If you love a good stinky cheese, you’ll appreciate that a statue was built to commemorate the patron saint of stinky cheeses, Marie Harel, and that a Google Doodle was later doodled in her honor. Harel was a cheese maker in a village in Normandy, in northern France, and near the end of the 18th century, when she was about 30, she is said to have made some of the earliest versions of what we now recognize as Camembert. That story has many versions, but all of them end the same way: Harel’s legacy is an incalculably long line of cheeses with peach-fuzz soft rinds and creamy centers, wrapped and transported in tiny wooden crates.

The best Camemberts are still made in Normandy, with raw cow’s milk, to a very specific set of standards. Fresh, wobbly curds are ladled by hand into molds to ripen with microbes in humid conditions. As they firm, the wheels are evenly salted and flipped. With a little time and a lot of attention, the cheeses peak. For just a few days, each one is magnificent: Sticky and optimally stinky. The Camembert’s soft, bloomy rind wrinkles like an old knuckle and turns a rusty orange in places, following the pattern of the surface where it was rested. The inside is a uniformly pale yellow, tender all the way through, but with a touch of leisurely and almost elastic ooze.

Some people will compare the taste of a ripe Camembert to mushrooms, to forest walks, to cooked cabbage. And some people will wonder what those people are talking about. Artisanal raw-milk Camembert, with its in-your-face flavor, is increasingly rare, even in France, where less than 10 percent of the Camembert on the market is the traditional stuff known as Camembert de Normandie. As Harel’s cheese became popular, the work of village cheese makers was mimicked on bigger production lines and factories turned out more muted cheeses from pasteurized milk. The cheese is more of a brand now than a craft, and in 2021, Camembert labeling laws will change so that it’s even harder to tell them apart.

But there’s a good thing about a majority of the Camembert sold in France, and so much of the Camembert made and sold around the world — the cheap, substandard, deodorized, dead-inside wheels — which are much easier to get your hands on at the supermarket. These cheeses are at the heart of a different tradition: the baked Camembert. Baking has always been a way for cooks to coax an overripe, or a just-O.K. cheese, in the direction they like, to bring up the herbs and the florals, to fill out whatever might be missing. And yet pastry-wrapped baked cheese now seems like a relic. In our collective imagination, it’s the snack at a book-club meeting where no one has read the book. It’s the most exciting appetizer at a 1970s suburban dinner party. But it’s also, regardless of how you feel about its style, one of the most reliable ways to delight a small group of omnivorous people.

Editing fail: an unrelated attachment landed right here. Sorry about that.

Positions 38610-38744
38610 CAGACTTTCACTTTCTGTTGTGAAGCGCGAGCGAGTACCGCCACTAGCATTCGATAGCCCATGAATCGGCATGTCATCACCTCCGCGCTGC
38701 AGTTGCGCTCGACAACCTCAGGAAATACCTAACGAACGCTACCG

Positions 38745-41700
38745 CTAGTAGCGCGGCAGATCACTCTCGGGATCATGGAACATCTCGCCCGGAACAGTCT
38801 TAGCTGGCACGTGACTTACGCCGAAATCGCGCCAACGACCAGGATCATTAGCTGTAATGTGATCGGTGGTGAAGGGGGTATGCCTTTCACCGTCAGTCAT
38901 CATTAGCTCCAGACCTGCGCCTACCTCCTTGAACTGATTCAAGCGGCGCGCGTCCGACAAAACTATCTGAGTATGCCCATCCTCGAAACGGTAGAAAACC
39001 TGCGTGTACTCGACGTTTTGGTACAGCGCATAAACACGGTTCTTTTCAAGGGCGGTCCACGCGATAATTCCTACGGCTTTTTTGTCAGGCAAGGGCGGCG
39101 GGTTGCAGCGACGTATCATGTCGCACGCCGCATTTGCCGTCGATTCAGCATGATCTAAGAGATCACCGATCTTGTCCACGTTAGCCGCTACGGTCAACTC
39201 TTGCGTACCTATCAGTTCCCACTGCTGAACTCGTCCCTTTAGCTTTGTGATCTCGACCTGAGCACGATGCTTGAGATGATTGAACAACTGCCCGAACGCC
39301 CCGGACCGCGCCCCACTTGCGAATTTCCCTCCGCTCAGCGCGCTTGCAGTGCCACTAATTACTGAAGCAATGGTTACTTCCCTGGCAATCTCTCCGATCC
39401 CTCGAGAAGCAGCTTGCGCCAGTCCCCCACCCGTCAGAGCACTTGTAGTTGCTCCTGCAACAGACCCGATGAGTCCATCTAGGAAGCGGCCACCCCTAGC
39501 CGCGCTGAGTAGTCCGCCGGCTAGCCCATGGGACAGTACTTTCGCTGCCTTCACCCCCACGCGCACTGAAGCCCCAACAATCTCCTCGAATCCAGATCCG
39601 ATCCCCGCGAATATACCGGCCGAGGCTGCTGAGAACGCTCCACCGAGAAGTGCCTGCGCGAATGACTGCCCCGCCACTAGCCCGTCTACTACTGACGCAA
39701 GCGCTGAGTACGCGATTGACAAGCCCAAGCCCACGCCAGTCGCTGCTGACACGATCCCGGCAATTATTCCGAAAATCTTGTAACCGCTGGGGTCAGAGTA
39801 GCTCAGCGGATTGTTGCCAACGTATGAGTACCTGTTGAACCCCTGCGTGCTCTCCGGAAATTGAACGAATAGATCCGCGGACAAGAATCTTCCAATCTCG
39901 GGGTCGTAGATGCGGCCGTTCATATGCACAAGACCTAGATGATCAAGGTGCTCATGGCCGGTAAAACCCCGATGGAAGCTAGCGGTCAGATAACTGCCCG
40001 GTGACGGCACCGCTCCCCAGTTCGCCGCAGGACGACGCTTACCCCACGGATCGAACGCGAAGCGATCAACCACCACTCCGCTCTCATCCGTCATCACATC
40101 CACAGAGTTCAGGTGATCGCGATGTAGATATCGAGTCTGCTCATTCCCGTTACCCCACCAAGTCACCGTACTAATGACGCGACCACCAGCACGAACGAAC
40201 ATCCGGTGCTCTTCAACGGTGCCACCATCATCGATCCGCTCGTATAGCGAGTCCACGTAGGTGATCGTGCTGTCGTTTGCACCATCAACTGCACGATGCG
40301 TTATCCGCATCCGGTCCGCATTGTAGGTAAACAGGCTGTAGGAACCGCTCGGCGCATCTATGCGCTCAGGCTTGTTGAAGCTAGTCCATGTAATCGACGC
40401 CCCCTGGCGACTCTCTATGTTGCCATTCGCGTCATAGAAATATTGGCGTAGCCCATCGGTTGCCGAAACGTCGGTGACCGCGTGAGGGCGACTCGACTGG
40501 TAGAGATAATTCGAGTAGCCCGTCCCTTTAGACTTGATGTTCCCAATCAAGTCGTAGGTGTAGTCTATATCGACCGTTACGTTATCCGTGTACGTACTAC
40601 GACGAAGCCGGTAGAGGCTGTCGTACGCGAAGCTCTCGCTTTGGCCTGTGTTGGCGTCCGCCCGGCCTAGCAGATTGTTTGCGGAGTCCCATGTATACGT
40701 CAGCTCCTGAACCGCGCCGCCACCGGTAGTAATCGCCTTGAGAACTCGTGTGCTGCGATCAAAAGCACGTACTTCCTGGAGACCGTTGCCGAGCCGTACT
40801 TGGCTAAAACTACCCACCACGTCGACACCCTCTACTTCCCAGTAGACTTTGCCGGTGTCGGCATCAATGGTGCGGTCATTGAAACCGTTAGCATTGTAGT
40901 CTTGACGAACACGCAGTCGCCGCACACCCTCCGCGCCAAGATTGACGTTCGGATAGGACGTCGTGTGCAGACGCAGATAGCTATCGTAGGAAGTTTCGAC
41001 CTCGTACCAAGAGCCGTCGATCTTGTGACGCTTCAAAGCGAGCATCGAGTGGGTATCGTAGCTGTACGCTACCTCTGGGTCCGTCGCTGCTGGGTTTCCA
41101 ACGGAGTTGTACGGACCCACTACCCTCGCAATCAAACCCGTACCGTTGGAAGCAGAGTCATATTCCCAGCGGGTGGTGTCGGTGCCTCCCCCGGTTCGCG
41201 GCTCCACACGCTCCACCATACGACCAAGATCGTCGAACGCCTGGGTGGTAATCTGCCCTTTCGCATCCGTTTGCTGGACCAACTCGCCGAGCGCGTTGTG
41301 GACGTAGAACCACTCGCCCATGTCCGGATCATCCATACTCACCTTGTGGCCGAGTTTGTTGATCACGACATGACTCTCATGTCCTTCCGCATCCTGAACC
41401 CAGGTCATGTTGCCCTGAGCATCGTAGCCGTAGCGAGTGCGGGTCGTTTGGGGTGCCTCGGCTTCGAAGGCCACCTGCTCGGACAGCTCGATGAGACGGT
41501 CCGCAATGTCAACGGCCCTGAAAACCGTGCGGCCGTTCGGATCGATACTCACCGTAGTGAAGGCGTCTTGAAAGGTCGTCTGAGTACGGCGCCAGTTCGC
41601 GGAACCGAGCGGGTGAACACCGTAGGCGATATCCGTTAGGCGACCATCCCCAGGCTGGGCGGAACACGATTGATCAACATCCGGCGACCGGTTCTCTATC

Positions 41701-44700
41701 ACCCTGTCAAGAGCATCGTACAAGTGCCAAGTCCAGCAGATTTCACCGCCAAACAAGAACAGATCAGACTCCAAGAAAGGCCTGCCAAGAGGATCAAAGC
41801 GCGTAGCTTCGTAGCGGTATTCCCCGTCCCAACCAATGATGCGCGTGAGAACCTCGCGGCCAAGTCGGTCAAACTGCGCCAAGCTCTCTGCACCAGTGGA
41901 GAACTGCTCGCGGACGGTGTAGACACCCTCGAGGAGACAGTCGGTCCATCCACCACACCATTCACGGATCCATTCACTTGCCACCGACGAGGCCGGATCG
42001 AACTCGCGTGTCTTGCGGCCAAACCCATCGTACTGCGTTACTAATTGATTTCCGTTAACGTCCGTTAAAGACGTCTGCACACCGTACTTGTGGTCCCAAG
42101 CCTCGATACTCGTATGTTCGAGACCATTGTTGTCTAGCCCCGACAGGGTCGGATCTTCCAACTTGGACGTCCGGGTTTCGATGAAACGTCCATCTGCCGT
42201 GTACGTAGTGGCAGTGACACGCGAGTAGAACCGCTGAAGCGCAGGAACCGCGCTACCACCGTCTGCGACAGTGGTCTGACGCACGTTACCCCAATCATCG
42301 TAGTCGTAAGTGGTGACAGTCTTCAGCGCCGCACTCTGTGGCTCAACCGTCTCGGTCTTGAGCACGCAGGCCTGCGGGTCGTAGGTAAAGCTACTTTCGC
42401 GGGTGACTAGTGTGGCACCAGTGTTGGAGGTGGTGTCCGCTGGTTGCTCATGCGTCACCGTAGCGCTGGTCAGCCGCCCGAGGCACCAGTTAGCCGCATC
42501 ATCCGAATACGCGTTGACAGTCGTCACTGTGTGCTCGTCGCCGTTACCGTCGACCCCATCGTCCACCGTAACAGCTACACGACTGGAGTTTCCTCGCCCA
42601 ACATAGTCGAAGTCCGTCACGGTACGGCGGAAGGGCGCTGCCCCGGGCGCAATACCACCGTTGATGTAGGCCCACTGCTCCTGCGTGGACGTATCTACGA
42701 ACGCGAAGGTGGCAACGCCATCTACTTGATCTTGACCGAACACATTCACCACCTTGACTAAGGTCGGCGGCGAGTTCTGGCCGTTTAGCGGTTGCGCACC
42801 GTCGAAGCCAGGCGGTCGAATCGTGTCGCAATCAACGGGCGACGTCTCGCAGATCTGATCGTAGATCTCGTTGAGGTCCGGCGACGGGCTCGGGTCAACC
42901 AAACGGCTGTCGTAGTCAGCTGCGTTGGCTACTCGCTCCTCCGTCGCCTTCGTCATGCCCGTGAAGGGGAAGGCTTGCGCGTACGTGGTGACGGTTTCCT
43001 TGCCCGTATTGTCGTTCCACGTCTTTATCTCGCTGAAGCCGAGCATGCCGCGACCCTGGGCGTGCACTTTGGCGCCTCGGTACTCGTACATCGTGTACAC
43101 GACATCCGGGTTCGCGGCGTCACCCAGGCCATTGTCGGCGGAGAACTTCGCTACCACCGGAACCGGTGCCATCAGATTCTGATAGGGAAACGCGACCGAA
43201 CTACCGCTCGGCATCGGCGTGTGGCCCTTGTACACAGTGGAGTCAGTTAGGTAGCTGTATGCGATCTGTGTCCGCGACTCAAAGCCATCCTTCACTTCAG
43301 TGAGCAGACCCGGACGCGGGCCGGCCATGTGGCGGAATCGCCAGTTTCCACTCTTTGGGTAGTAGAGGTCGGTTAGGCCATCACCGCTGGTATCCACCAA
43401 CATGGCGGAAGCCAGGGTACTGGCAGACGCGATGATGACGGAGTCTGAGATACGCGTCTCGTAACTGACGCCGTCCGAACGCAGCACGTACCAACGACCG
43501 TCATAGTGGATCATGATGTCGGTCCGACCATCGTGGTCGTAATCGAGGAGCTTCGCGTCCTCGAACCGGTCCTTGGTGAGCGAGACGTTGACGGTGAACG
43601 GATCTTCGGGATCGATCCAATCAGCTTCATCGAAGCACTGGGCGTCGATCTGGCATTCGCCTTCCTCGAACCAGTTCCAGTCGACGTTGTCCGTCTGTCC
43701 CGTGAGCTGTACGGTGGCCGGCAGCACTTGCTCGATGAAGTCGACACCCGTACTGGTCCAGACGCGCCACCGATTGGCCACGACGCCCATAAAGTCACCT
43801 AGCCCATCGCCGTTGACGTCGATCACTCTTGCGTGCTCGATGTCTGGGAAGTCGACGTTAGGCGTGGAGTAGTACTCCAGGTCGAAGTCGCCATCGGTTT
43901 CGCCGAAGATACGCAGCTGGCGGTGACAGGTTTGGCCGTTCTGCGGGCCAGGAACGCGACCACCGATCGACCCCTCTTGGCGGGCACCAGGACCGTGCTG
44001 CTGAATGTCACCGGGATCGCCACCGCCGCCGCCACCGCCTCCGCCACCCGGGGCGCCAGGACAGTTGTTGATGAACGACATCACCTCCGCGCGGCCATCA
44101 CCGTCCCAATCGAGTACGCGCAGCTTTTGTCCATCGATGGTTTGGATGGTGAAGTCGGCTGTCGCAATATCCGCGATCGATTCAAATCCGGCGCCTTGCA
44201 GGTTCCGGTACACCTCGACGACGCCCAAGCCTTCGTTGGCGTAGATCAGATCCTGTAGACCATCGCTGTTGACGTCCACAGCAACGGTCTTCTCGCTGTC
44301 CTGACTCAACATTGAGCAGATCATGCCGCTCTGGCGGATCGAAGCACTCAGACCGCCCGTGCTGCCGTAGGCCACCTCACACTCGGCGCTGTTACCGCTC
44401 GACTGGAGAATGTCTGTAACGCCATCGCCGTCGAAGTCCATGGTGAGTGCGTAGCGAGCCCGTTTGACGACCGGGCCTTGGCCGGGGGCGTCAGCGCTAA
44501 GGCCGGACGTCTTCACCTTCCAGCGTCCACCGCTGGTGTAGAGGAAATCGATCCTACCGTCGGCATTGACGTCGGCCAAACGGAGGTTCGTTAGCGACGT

The idea is simple: Wrap a whole wheel of Camembert in puff pastry, making sure it’s sealed tight, and then bake it until the pastry is browned. But that’s just the blueprint, and you can build on it. You could cut the cheese in half horizontally and fill it up with caramelized onion and bacon and a spoonful of fruit preserves before you wrap it. (On YouTube, French bloggers love to add a layer of sliced boiled potatoes to the onion-bacon mixture.) Others leave the cheese whole but douse it with honey and walnuts, then sprinkle some thyme leaves over it. You could roughly chop a mixture of dried fruit and mix it with a spoonful of Cognac and let it all steam inside the cheese, sinking into the Camembert as it roasts. Slide the pastry onto a platter and surround it with a lot of salad leaves dressed simply in oil and vinegar — bitter leaves like radicchio tend to work best, but do what you like. There may be bad Camembert, a lot of it, in fact, but there’s no such thing as a bad baked Camembert.

Recipe: Baked Camembert Salad

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